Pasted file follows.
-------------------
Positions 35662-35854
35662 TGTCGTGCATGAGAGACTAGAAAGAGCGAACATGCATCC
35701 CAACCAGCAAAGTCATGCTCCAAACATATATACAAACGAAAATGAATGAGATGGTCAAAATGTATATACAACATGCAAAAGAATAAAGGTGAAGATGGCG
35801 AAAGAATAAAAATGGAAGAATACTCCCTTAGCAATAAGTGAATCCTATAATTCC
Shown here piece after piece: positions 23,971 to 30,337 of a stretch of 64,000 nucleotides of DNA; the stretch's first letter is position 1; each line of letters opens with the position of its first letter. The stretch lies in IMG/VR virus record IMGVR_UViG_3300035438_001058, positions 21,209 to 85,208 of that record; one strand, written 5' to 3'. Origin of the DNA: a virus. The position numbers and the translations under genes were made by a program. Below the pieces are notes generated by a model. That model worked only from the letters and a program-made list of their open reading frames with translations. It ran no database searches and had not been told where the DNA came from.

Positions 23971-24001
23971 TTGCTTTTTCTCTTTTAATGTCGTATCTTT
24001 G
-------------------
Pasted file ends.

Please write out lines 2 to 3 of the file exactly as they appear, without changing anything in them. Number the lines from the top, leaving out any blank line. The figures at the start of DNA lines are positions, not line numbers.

35662 TGTCGTGCATGAGAGACTAGAAAGAGCGAACATGCATCC
35701 CAACCAGCAAAGTCATGCTCCAAACATATATACAAACGAAAATGAATGAGATGGTCAAAATGTATATACAACATGCAAAAGAATAAAGGTGAAGATGGCG